Nilotinib is a targeted cancer drug. It is also known as Tasigna. It is a treatment for chronic myeloid leukaemia (CML).
You might have nilotinib:
- as a first treatment for chronic phase CML
- if other treatment such as imatinib doesn't work, stops working or is causing difficult side effects
How does nilotinib work?
Nilotinib is a type of targeted cancer drug called a tyrosine kinase inhibitor (TKI). Tyrosine kinases are proteins that act as chemical messengers and can stimulate cancer cells to grow.
Nilotinib blocks a tyrosine kinase protein called BCR-ABL. The protein is made by CML cells that have an abnormal chromosome called the Philadelphia chromosome. Blocking this protein stops the leukaemia cells that have the Philadelphia chromosome growing. Most people with CML have the Philadelphia chromosome.
How do you take nilotinib?
You take nilotinib as capsules twice a day.
You swallow the capsules whole with water. You take nilotinib on an empty stomach. This means taking your capsules at least 2 hours after a meal and you not eating for 1 hour after.
If you can't swallow the capsules, you can mix the powder from the capsule with a teaspoon of apple sauce. You need to swallow it immediately and don't use any food other than apple sauce.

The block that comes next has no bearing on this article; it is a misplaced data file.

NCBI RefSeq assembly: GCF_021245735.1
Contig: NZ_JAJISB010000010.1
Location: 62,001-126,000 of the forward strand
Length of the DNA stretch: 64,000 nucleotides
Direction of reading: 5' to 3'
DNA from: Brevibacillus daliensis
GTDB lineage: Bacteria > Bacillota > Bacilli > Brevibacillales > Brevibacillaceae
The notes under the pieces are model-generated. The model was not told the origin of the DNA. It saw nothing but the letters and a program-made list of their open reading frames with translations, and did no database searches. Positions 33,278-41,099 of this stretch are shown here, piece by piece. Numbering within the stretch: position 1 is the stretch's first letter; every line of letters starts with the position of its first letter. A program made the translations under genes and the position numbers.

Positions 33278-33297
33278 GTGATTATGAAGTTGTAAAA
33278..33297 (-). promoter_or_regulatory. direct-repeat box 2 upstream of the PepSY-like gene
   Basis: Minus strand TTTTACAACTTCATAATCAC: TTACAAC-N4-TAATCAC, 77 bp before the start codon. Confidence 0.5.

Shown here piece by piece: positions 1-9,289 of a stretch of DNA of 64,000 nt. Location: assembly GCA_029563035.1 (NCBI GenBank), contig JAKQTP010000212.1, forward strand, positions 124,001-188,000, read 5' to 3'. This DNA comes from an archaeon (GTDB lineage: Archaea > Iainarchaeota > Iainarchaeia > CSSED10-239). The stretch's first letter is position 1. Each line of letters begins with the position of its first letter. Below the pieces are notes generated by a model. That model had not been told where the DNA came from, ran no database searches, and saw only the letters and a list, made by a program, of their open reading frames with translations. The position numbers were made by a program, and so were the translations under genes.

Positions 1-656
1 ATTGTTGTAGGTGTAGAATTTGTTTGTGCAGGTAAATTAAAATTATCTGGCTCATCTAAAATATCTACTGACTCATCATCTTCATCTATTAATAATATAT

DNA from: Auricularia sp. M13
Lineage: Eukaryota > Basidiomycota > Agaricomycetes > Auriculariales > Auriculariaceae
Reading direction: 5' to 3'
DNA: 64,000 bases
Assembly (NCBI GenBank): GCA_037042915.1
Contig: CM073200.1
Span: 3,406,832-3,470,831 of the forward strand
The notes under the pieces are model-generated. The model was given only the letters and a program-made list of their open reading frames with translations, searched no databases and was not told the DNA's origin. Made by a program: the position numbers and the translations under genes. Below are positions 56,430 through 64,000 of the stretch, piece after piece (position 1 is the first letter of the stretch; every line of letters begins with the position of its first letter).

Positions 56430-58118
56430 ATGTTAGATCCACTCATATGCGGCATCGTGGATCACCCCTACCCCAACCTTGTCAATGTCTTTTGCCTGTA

Whether you have a full or empty stomach can affect how much of a drug gets into your bloodstream.
You should take the right dose, not more or less.
Talk to your healthcare team before you stop taking or miss a dose of a cancer drug.
How often do you have nilotinib?
You take nilotinib for as long as it is helping you and the side effects aren't too bad.
Your doctor may stop nilotinib if your CML has been very well controlled for a number of years.
You have blood tests before and during your treatment. They check your levels of blood cells and other substances in the blood. They also check how well your liver and kidneys are working.
You also have an ECG before you start this treatment, and regularly while you have treatment. ECG stands for electrocardiogram. It is a test to check the electrical activity of your heart.
What are the side effects of nilotinib?
How often and how severe the side effects are can vary from person to person. They also depend on what other treatments you're having.